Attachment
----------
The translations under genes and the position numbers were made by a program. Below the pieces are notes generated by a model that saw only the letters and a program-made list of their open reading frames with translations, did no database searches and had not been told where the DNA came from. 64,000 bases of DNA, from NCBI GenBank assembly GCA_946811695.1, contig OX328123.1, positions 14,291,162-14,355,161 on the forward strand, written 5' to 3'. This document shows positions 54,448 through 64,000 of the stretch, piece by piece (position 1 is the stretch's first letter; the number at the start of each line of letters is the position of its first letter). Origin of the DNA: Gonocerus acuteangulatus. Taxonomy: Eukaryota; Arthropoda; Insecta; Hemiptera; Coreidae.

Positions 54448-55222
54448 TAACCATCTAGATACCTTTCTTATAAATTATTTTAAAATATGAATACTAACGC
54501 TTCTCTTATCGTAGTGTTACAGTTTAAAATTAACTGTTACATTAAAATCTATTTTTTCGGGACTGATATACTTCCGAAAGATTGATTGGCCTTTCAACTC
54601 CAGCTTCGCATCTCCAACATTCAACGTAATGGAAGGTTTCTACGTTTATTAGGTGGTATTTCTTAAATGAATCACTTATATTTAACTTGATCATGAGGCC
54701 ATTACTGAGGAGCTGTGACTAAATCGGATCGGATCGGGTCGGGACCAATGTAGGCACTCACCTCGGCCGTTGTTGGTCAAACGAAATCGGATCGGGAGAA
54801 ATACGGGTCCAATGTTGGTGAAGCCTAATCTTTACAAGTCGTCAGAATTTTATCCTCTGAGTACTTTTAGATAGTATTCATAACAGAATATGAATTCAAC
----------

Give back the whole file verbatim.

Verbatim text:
The translations under genes and the position numbers were made by a program. Below the pieces are notes generated by a model that saw only the letters and a program-made list of their open reading frames with translations, did no database searches and had not been told where the DNA came from. 64,000 bases of DNA, from NCBI GenBank assembly GCA_946811695.1, contig OX328123.1, positions 14,291,162-14,355,161 on the forward strand, written 5' to 3'. This document shows positions 54,448 through 64,000 of the stretch, piece by piece (position 1 is the stretch's first letter; the number at the start of each line of letters is the position of its first letter). Origin of the DNA: Gonocerus acuteangulatus. Taxonomy: Eukaryota; Arthropoda; Insecta; Hemiptera; Coreidae.

Positions 54448-55222
54448 TAACCATCTAGATACCTTTCTTATAAATTATTTTAAAATATGAATACTAACGC
54501 TTCTCTTATCGTAGTGTTACAGTTTAAAATTAACTGTTACATTAAAATCTATTTTTTCGGGACTGATATACTTCCGAAAGATTGATTGGCCTTTCAACTC
54601 CAGCTTCGCATCTCCAACATTCAACGTAATGGAAGGTTTCTACGTTTATTAGGTGGTATTTCTTAAATGAATCACTTATATTTAACTTGATCATGAGGCC
54701 ATTACTGAGGAGCTGTGACTAAATCGGATCGGATCGGGTCGGGACCAATGTAGGCACTCACCTCGGCCGTTGTTGGTCAAACGAAATCGGATCGGGAGAA
54801 ATACGGGTCCAATGTTGGTGAAGCCTAATCTTTACAAGTCGTCAGAATTTTATCCTCTGAGTACTTTTAGATAGTATTCATAACAGAATATGAATTCAAC